- Highlight any common values and passions.
- Highlight any personal connections to the school. Did you grow up nearby? Do you have a support network in the area?
- What are you most excited about when you think of attending this school? Research? Global health? Community outreach?
Questions surrounding cultural competency delve into your ability to interact with people whose culture, beliefs, or values are different from your own. Are you able to help people in a way that is in line with their values and belief system, even if these values and beliefs are not in line with your own? It is also important to realize the vital role that effective communication plays in bridging cultural differences. Similar to the TMDSAS personal characteristics essay, your essay should focus on the barriers you encountered, the communication strategies you employed to overcome these barriers, how you helped the person in a way that respected their beliefs, and how you will apply this lesson in the future.
Great ideas for narratives that could address the diversity essay medical school prompt include:
- A time when you used your problem-solving skills to help someone from a socio-cultural background different from your own.
- A time you advocated for someone from a different socio-cultural background from your own.
- How you used your communication skills to overcome a language barrier and help someone.
- A reflection on what you learned from working with people with a different background from your own.
- A reflection on communicating with people with a different background from your own.
- A reflection on learning about and accepting the difference in beliefs of people with a different background from your own.
- A reflection on an interaction with an individual whose values were different from your own.
Check out our video, "How to Think (and How NOT to Think) about Diversity Secondary Essays"
This prompt is looking at what medical schools typically refer to as “resilience”. The reality is that you will be faced with a wide variety of challenges during your medical training. Medical schools are looking for candidates who are equipped with mature coping strategies, enabling them to proficiently navigate whatever life, or medical school, decides to throw at them.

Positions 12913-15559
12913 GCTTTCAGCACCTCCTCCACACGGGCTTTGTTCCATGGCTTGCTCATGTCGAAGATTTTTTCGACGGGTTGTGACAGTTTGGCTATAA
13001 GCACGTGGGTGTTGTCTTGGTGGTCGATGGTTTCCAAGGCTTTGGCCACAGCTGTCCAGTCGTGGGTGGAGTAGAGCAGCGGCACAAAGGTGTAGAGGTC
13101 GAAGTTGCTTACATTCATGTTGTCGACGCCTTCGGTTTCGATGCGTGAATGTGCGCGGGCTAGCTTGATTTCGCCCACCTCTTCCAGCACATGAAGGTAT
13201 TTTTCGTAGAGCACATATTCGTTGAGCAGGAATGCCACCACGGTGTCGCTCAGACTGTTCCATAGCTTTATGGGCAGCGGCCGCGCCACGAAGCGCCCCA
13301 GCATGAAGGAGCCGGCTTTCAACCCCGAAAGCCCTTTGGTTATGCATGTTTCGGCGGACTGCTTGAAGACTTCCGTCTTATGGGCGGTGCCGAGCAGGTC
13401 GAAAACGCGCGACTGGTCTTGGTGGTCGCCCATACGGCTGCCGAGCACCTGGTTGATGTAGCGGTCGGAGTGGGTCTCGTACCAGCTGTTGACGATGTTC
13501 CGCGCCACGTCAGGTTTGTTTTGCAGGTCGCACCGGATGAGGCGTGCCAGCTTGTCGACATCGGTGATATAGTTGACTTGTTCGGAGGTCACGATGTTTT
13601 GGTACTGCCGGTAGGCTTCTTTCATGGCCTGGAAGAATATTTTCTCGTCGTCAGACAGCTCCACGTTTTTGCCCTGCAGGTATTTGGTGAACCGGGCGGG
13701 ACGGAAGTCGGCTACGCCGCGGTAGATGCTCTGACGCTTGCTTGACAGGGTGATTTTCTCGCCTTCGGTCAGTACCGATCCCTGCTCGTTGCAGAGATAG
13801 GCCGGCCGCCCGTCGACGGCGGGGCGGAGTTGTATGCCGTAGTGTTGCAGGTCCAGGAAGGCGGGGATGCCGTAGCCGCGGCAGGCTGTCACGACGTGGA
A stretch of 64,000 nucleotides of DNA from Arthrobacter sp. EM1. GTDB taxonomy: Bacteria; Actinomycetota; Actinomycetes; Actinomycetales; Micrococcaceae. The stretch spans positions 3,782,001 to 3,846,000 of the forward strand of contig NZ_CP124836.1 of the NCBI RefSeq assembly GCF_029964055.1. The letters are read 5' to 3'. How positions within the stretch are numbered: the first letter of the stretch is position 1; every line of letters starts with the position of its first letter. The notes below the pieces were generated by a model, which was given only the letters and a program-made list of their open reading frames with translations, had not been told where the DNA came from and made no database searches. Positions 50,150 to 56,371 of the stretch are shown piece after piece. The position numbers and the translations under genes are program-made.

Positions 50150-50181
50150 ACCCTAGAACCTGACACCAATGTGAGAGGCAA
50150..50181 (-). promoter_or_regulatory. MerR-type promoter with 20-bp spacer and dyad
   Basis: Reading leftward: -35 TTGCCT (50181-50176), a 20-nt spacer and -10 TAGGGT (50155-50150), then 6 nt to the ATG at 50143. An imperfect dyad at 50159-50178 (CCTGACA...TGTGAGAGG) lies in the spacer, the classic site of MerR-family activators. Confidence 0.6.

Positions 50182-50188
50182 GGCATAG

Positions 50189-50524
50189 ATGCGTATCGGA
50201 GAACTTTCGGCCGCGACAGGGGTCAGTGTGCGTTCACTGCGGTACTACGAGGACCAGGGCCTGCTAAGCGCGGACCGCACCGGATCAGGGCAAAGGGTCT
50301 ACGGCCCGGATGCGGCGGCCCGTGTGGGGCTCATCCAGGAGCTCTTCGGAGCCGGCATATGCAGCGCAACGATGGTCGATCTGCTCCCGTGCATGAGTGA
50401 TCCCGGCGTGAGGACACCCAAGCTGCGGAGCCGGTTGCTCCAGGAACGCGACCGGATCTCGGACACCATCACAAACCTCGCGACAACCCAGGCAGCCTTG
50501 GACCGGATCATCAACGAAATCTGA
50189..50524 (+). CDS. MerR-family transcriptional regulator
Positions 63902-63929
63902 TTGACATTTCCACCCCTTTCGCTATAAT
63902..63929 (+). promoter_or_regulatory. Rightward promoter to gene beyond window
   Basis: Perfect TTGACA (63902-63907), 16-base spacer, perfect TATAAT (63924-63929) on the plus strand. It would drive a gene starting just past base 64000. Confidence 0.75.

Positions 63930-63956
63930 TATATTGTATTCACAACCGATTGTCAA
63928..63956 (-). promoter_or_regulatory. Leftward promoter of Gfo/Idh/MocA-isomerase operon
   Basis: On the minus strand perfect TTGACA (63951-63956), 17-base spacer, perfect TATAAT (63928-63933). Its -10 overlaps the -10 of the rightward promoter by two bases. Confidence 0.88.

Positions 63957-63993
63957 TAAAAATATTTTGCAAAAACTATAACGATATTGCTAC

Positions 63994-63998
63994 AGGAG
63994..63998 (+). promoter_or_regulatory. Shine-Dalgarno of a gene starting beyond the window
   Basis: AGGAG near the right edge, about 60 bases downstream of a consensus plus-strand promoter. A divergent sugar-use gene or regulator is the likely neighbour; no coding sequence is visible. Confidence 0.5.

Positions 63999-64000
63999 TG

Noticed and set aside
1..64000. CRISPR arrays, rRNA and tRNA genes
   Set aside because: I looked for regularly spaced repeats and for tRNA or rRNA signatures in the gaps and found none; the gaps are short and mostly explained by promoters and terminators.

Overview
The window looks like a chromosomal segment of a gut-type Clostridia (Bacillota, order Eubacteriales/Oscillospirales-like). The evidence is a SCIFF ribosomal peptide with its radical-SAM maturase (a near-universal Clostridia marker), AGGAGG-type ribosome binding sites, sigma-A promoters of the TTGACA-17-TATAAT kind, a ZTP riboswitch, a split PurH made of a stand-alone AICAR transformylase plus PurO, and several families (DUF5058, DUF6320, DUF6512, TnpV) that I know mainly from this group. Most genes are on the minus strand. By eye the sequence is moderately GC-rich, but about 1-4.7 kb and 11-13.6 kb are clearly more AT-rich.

You can use any example from your own life to address this prompt. Ideas include:
- A time when things did not go according to plan.
- Overcoming a setback.
- Overcoming an illness or injury.
- Dealing with the illness of a loved one.
The important thing to remember with this prompt is to keep it positive. Focus on the strategies you used to overcome the hurdle that presented itself to you, and what you learned from the situation. Review our blog for a more in-depth guide to writing adversity essays for medical school secondary applications.
Or, watch our video below for adversity essay examples:
It’s okay not to know exactly what kind of doctor you want to be. For this prompt, reflect on the experiences that cemented your decision to pursue medicine.
- What was it specifically about these experiences that made you want to become a doctor?
- What fascinated you the most? Why?
- What patient population did you enjoy working with the most? Why?
You can then go on to say what kind of doctor you would like to be, or, if you haven't decided, suggest more generally which direction you would like to see your career take (ie: mention a patient population you think you would like to work with). Many students change their minds once having been in medical school a couple of years, so it’s reasonable to say that you will keep your eyes open and continue to explore every opportunity!
Here's a video about the secondary essay prompt, "Your Future as a Medical Professional":
If you have an academic lapse or took a break that you wish to explain to the admissions committee, you may want to prepare this prompt in advance. The most important things to focus on are: